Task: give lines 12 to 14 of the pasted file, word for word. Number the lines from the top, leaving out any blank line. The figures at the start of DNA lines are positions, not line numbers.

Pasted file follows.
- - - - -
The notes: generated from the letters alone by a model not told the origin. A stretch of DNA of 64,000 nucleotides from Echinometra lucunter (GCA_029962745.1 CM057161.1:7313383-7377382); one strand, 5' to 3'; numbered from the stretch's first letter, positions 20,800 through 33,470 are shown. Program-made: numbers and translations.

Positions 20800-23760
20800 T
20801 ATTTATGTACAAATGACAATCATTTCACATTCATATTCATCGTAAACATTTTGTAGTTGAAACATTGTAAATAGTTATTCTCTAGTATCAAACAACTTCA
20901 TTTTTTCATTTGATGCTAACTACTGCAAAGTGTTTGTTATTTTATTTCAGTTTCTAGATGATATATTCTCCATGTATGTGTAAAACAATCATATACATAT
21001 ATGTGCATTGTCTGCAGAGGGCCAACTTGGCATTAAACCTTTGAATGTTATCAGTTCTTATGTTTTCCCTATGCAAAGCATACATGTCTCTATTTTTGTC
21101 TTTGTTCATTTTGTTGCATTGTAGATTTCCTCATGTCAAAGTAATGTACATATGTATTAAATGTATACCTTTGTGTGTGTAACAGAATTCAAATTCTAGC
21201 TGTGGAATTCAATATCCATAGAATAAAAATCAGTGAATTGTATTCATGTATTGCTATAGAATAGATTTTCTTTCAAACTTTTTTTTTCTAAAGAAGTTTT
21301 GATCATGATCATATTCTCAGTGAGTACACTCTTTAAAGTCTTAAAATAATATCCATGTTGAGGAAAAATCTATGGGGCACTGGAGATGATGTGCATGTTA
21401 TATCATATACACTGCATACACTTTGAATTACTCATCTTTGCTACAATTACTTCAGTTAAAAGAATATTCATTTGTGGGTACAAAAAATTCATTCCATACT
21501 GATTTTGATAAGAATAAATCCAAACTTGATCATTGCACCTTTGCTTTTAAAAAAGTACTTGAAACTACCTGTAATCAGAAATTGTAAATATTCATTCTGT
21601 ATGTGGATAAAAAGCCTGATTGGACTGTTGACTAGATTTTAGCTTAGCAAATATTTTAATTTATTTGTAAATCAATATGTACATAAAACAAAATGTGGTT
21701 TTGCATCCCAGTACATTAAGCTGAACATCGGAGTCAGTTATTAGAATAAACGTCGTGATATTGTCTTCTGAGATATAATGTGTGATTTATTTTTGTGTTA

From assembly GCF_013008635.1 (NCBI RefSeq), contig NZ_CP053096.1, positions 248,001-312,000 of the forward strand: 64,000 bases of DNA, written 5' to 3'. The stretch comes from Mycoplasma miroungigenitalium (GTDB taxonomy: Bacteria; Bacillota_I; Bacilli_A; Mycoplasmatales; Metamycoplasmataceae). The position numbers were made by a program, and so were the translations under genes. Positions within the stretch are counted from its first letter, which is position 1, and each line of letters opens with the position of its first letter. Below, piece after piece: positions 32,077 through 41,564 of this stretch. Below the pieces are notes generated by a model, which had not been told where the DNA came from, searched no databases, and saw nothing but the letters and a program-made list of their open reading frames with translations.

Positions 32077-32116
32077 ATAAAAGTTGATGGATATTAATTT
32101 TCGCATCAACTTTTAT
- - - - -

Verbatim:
21601 ATGTGGATAAAAAGCCTGATTGGACTGTTGACTAGATTTTAGCTTAGCAAATATTTTAATTTATTTGTAAATCAATATGTACATAAAACAAAATGTGGTT
21701 TTGCATCCCAGTACATTAAGCTGAACATCGGAGTCAGTTATTAGAATAAACGTCGTGATATTGTCTTCTGAGATATAATGTGTGATTTATTTTTGTGTTA

From assembly GCF_013008635.1 (NCBI RefSeq), contig NZ_CP053096.1, positions 248,001-312,000 of the forward strand: 64,000 bases of DNA, written 5' to 3'. The stretch comes from Mycoplasma miroungigenitalium (GTDB taxonomy: Bacteria; Bacillota_I; Bacilli_A; Mycoplasmatales; Metamycoplasmataceae). The position numbers were made by a program, and so were the translations under genes. Positions within the stretch are counted from its first letter, which is position 1, and each line of letters opens with the position of its first letter. Below, piece after piece: positions 32,077 through 41,564 of this stretch. Below the pieces are notes generated by a model, which had not been told where the DNA came from, searched no databases, and saw nothing but the letters and a program-made list of their open reading frames with translations.